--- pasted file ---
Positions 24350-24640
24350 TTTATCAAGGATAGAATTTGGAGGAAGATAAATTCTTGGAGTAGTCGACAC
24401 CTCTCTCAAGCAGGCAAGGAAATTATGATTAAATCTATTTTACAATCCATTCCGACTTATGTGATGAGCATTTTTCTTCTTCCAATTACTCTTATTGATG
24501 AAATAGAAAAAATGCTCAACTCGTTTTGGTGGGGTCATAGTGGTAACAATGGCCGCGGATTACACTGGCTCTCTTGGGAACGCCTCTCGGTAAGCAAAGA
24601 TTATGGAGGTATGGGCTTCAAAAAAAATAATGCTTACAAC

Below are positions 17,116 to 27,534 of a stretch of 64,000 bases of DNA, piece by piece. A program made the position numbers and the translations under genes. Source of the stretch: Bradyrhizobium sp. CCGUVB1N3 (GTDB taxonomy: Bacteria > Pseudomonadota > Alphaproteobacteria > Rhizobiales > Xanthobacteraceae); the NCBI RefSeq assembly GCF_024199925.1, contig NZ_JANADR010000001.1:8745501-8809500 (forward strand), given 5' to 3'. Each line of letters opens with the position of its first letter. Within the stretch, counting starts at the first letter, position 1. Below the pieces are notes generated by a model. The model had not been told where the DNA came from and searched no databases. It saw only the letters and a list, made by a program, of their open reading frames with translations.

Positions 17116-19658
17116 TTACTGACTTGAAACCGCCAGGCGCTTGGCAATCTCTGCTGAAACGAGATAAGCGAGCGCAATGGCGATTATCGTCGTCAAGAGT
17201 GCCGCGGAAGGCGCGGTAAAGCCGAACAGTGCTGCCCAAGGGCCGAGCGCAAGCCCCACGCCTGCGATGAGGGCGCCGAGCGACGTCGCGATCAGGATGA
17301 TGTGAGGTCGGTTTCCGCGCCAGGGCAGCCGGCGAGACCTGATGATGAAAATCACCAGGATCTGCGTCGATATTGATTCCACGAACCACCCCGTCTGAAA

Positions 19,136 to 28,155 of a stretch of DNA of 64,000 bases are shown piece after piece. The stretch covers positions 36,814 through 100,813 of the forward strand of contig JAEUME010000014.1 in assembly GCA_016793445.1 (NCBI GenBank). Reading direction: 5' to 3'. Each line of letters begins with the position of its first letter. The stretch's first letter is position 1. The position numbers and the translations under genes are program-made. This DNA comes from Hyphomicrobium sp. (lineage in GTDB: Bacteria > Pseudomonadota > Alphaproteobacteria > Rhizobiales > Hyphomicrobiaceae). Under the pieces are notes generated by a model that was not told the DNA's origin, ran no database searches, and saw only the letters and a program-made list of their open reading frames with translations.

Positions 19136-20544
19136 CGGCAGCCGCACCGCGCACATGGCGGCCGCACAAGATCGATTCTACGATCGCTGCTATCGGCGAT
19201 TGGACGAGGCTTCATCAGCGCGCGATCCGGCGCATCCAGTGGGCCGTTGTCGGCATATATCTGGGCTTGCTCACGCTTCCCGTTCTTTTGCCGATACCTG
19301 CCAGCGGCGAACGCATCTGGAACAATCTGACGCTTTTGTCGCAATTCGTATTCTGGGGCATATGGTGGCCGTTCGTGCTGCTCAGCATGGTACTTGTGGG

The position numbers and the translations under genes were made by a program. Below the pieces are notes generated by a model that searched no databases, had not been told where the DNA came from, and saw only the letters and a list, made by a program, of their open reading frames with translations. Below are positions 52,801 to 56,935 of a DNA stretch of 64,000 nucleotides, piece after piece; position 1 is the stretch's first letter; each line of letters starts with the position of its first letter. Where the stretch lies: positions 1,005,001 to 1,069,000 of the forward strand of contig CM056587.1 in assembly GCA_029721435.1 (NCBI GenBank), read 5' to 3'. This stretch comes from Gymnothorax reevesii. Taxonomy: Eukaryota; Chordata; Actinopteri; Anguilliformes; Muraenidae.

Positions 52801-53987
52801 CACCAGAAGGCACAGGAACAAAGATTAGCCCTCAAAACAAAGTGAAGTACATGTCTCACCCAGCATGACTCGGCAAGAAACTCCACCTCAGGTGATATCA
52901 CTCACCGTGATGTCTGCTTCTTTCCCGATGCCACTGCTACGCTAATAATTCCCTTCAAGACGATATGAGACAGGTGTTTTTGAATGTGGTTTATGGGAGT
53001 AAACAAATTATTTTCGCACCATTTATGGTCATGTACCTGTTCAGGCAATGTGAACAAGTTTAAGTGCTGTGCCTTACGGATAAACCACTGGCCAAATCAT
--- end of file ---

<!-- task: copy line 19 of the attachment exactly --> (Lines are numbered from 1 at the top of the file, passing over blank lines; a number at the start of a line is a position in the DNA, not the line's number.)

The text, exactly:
52901 CTCACCGTGATGTCTGCTTCTTTCCCGATGCCACTGCTACGCTAATAATTCCCTTCAAGACGATATGAGACAGGTGTTTTTGAATGTGGTTTATGGGAGT